VHL-dependent regulation of microRNAs in renal cancer
Van der Hoek, M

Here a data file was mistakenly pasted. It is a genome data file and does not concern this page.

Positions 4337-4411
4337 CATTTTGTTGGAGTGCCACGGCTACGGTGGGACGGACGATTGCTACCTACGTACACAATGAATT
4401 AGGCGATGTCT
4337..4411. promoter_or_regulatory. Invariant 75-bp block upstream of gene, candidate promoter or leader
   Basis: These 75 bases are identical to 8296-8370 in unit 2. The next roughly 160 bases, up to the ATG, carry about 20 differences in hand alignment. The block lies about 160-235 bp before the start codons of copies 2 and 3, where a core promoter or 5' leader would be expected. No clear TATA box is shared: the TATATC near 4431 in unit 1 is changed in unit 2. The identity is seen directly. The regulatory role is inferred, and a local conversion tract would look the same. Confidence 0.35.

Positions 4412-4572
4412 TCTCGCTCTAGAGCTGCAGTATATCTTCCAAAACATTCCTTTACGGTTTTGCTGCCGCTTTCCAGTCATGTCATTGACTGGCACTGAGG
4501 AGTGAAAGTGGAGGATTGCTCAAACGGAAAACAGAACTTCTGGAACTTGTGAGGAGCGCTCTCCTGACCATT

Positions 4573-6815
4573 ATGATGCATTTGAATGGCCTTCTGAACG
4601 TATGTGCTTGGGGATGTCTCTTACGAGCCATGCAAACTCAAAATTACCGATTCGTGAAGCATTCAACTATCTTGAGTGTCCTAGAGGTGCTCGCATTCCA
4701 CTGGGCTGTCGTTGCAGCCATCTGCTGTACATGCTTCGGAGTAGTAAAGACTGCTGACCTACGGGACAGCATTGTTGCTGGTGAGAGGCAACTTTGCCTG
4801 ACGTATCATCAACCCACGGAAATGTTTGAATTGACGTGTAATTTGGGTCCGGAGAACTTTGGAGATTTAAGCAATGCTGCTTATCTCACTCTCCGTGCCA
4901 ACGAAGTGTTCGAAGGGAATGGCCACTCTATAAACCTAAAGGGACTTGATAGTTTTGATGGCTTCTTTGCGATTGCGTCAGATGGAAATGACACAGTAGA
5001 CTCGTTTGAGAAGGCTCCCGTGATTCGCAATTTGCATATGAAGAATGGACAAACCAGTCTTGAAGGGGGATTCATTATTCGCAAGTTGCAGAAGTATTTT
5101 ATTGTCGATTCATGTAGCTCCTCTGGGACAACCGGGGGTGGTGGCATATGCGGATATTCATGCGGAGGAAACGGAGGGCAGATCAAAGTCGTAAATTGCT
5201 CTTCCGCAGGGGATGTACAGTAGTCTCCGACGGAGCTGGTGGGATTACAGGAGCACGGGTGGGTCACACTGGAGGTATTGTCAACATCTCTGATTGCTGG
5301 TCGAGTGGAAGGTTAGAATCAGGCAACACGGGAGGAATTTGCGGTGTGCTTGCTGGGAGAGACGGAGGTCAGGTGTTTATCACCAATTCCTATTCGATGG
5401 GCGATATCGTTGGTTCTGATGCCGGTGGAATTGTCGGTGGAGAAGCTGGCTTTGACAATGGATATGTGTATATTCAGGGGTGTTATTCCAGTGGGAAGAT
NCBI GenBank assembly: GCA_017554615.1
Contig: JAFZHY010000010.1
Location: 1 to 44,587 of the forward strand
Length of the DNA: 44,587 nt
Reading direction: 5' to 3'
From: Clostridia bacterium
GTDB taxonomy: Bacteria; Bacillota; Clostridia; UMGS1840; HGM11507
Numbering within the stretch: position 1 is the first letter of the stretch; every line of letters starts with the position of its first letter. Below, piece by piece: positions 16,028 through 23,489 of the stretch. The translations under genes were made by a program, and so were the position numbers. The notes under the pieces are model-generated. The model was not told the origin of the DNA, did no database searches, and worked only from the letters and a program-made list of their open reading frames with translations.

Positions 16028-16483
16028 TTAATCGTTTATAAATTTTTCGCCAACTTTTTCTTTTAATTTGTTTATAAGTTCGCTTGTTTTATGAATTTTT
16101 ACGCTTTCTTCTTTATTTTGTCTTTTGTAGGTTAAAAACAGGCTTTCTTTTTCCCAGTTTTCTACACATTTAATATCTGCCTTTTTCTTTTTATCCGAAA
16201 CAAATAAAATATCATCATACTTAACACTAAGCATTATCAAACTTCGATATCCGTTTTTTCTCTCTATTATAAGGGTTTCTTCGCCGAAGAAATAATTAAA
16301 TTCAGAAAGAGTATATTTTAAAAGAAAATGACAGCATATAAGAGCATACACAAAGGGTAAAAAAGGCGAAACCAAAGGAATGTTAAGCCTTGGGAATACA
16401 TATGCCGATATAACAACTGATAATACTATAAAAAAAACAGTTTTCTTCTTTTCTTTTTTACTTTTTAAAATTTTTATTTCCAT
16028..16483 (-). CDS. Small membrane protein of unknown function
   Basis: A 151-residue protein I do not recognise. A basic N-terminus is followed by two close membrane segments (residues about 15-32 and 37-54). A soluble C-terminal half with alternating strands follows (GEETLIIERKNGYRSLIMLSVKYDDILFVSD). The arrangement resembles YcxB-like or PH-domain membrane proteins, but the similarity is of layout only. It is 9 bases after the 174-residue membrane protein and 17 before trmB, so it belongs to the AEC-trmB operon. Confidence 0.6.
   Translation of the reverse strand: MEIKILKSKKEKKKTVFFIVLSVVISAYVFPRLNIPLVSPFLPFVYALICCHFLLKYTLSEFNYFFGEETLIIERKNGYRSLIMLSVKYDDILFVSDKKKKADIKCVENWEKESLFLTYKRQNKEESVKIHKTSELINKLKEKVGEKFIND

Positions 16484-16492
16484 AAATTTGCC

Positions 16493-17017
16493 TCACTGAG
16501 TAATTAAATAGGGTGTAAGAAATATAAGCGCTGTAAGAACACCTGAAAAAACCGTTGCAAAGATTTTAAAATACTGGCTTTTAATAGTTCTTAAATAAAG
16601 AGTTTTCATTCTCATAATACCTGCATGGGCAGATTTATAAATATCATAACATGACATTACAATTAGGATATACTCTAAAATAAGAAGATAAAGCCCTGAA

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Background The commonest histological type of renal cancer, clear cell renal cell carcinoma (cc RCC), is associated with genetic and epigenetic changes in the von Hippel-Lindau (VHL) tumour suppressor. VHL inactivation leads to induction of hypoxia-inducible factors (HIFs) and a hypoxic pattern of gene expression. Differential levels of specific microRNAs (miRNAs) are observed in several tumours when compared to normal tissue. Given the central role of VHL in renal cancer formation, we examined the VHL-dependent regulation of miRNAs in renal cancer. Methods VHL-dependent miRNA expression in cc RCC was determined by microarray analysis of renal cell line RCC4 with mutated VHL (RCC4-VHL) and reintroduced wild-type VHL (RCC4 + VHL). Five miRNAs highly upregulated in RCC4 + VHL and five miRNAs highly downregulated in RCC4 + VHL were studied further, in addition to miR-210, which is regulated by the HIF-VHL system. miRNA expression was also measured in 31 cc RCC tumours compared to adjacent normal tissue. Results A significant increase in miR-210, miR-155 and miR-21 expression was observed in the tumour tissue. miR-210 levels also showed a correlation with a HIF-regulated mRNA, carbonic anhydrase IX (CAIX), and with VHL mutation or promoter methylation. An inverse correlation was observed between miR-210 expression and patient survival, and a putative target of miR-210, iron-sulfur cluster assembly protein (ISCU1/2), shows reciprocal levels of mRNA expression in the tumours. Conclusions We have identified VHL-regulated miRNAs and found that for some the regulation is HIF-dependent and for others it is HIF-independent. This pattern of regulation was also seen in renal cancer tissue for several of these miRNAs (miR-210, miR-155, let-7i and members of the miR-17-92 cluster) when compared with normal tissue. miR-210 showed marked increases in expression in renal cancer and levels correlated with patient survival. The inverse correlation between miR-210 levels and ISCU1/2 provides support for the hypothesis that ISCU1/2 is a target of miR-210 and that it may contribute to the anaerobic respiration seen in renal (and other) tumours.